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This page last updated 15 April 2007  

A Reply to Ronald Young

The Reverend Anthony F. M. Clavier
13 September 2000

For those of you who have now read the two essays, I think I want to say that I had no intention of suggesting that synodical government is irrelevant or inappropriate. Rather I was suggesting that we have to beware that we look at the governmental system we have as the very essence of who we are as an ecclesial body and to treat the decisions made, in what ever form as delphic offerings on a par with Scripture, Tradition, Reason. To do so, in my opinion, subjects the church to the ideals of probably the second best attempt at democracy known to our world. So we have the proverbial apples and oranges in play!

I know that all of us have emotional and intellectual investments in various decisions made by the legislative process. These enactments are attempts to exercise "adjectivity" (my contribution to the the frightful word list) to subjects which have arisen through our Anglican process. I find it quite frightful to be accused of being a "conservative' by raising these issues. I'm told that by reading between the lines, my real motive is exposed. I don't write between lines, never have, and have always been bothered by magicians who claim to see invisible ink that has not been used. Anyone who takes the Pauline doctrine of Law-Gospel seriously - now we are with the Lutherans it's a defining contribution of Lutheranism we should at least try to understand - has some hesitancy in equating a legislative formula with the truth it attempts to define and limit. This problem besets any office or body which exercises power. How do we manage to legislate something which is of grace rather than of law?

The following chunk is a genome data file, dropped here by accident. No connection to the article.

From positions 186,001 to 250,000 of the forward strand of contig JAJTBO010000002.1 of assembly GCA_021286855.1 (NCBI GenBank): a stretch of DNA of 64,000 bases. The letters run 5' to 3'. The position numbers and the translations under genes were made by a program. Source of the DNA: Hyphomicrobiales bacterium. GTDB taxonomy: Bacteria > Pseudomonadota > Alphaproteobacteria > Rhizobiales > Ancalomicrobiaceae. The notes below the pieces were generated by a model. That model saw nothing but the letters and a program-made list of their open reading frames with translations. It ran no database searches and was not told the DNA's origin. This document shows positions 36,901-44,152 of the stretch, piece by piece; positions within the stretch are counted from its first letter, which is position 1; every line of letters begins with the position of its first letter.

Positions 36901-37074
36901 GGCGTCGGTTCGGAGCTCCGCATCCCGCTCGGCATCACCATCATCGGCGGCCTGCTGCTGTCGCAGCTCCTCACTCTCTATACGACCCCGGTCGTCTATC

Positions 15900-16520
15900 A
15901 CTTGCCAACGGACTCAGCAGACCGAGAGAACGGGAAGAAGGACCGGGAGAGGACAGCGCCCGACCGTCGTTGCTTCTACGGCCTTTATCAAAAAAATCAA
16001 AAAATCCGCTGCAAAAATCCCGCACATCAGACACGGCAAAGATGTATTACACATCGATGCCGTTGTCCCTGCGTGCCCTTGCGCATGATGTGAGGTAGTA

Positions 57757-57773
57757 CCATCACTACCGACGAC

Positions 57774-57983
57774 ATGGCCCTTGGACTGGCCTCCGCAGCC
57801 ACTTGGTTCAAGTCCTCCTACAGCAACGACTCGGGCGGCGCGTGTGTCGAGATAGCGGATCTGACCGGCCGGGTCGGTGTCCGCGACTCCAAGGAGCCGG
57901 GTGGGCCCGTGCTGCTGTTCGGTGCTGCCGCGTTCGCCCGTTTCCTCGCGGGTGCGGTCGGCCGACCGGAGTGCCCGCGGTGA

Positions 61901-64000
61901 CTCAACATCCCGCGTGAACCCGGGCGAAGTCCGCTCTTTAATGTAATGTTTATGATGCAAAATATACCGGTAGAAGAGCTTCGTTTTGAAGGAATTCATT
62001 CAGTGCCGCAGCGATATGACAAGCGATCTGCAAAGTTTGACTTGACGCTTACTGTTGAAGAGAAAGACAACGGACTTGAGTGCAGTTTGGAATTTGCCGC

I am constantly haunted by our church's approach to racism. We adopted all the right legislation. We are even demanding that all our dioceses involve themselves in seminars on racism. Lovely. But so many of our non-White clergy are limited in their ministry, we have retreated from the places where we could minister to Afro-Americans, even thought that a pastoral ministry might not fit in, and in effect abandoned Blacks as we have abandoned almost any constituency which does not meet our cultural expectations.

I believe that we are probably more elitist than we have ever been in our history. And yet we disturb the peace of the Anglican Communion by our image which like color and beauty is skin deep. At the same time people leave us because they think we ought to be spiritually and morally rigid, ignoring the patient pastoral inclusivity of our tradition which does not lower our sights but knows that the process of growing in grace is bloody difficult, that here we see puzzling reflections in a mirror, as dear old St. Paul reminds us.

So this is what I was trying to say. Jesus mixed with people, set their sights high and threw his love at them lavishly. General Convention is entrusted with affirming the standard and proclaiming the love, all in BE IT RESOLVED language. It fails. How could it not fail? But the attempt is utterly necessary.

The Reverend Anthony F. M. Clavier is rector of Trinity Church, Pine Bluff in the Episcopal Diocese of Arkansas. He recently served on the Dallas panel of the “New Commandment Task Force.” For thirty years he ministered in one of the Continuing Anglican Churches as a bishop and Primus. He can be reached at